Database Design and Implementation

Next, we designed the AT  database using MySQL, a user-friendly, free, database management system (DBMS) that has a large capacity and can be easily accessed through a web application. MySQL was an appropriate platform for the database because it is built on the relational model of database organization and our team members had previous experience working with it. MySQL is a powerful database management system that can hold large amounts of data and is designed to be used, accessed, and connected to by many users at once (“Top Reasons to Use MySQL”, 2016). Additionally, it comes with its own server hosting software, making it easy to connect to the database with the interfacing application. We then referenced our interviews with Seven Hills’ staff and experts in database creation; including Roger Donahue, WPI Database Administrator, Mohamed Eltabakh, Assistant Professor of Computer Science at WPI, and Andy Roberts, a data architect at Microsoft, to decide upon a list of entities, or objects, held in the database.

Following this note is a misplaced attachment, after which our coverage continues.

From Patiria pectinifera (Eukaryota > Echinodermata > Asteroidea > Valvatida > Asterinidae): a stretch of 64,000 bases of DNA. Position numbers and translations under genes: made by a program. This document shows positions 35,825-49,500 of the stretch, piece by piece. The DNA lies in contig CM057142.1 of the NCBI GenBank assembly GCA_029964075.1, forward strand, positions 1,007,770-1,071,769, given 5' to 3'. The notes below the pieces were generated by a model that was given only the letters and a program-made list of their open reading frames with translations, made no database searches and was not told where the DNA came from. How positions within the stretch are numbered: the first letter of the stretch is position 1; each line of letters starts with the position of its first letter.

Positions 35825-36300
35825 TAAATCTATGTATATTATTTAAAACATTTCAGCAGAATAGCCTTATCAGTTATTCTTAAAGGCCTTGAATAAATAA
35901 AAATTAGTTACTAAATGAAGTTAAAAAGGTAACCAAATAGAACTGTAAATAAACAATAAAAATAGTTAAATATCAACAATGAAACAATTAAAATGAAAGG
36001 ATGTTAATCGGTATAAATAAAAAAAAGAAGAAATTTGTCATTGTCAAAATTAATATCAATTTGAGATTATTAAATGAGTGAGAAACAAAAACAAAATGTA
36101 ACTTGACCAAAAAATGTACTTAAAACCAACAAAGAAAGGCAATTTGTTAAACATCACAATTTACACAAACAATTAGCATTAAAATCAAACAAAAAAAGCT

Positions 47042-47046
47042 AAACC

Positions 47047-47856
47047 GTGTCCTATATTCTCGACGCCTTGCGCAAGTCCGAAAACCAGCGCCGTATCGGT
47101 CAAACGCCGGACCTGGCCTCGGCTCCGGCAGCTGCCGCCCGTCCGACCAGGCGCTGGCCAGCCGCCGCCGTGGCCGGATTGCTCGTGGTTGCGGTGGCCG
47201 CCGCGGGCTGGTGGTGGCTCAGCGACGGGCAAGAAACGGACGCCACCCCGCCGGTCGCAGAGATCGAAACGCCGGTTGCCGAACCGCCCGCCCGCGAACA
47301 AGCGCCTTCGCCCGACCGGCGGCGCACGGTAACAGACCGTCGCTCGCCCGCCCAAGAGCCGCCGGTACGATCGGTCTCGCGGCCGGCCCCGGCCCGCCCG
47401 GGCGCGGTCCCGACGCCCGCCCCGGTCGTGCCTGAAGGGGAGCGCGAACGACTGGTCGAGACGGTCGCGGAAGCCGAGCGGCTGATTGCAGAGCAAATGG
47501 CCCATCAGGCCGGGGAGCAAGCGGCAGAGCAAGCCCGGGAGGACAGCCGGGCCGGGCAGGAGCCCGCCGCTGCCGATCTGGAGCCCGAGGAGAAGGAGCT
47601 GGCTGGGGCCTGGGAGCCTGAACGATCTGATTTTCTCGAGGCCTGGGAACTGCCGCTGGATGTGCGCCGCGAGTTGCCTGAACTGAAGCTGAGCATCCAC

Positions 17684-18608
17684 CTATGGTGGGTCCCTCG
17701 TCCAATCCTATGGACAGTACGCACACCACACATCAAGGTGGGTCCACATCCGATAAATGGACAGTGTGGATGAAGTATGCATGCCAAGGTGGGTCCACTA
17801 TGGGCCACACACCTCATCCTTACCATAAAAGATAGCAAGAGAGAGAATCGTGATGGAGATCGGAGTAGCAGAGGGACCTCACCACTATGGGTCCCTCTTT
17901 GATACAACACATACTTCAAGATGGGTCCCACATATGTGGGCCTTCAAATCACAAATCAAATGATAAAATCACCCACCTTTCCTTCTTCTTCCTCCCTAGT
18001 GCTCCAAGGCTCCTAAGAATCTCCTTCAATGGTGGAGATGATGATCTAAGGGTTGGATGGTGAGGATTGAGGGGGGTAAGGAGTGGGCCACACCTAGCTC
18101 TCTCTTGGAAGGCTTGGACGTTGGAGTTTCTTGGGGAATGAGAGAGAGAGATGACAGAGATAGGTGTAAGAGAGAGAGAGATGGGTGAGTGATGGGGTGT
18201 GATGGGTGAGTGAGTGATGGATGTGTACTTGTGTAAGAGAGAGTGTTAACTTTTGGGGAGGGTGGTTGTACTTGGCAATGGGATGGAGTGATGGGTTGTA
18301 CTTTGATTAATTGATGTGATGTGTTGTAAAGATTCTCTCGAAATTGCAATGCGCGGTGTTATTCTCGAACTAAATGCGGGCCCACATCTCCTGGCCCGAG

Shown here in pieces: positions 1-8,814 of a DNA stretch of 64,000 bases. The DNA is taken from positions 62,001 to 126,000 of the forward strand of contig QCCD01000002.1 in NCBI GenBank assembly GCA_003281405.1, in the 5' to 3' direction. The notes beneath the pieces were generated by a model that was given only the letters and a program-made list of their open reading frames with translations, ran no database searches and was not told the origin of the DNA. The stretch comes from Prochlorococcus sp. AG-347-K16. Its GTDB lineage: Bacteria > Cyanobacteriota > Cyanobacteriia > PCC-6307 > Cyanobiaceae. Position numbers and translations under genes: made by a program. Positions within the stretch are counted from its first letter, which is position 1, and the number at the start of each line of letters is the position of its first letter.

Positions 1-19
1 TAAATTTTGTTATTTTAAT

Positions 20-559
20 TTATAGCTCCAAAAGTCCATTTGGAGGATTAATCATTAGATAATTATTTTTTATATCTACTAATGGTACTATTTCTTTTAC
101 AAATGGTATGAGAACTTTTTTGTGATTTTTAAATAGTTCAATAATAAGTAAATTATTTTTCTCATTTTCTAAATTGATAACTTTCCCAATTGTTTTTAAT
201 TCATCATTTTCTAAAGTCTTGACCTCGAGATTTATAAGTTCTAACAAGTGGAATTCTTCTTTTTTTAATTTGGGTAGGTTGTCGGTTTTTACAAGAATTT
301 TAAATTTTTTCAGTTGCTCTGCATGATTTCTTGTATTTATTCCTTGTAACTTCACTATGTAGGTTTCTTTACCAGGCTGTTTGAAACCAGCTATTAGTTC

We determined that the database needed to include the solution, material, category, and comment entities. The solution and material entities would make it easy to find solutions and what materials were necessary to build the solution, while the categories would make the database easily searchable. Pictures would show staff members how a device is built and functions, and finally comments would make it easy for staff members to share information about the solutions they’ve built and modifications they have made to existing solutions. The solution page on our web interface is shown below.cupholder

At first we believed that a rating system would help differentiate solutions. However, we learned from Benjamin Marshall, Case Manager at the Seven Hills Adult Day Health Program, that low rankings might act as a deterrent to using a solution, and a solution that did not work well for one individual might work well for another. These entities needed to be populated for the database to be useful for the staff at Seven Hills. In the time we had, we populated the database with approximately 76 solutions. Having additional solutions in the database will provide the staff at Seven Hills more options, and as a result, we recommend that the staff at Seven Hills continue to populate the database with AT solutions. Based on our research of various databases and our interviews with organizations such as Easter Seals, we learned about a number of useful sources to populate the database, such as,,,, and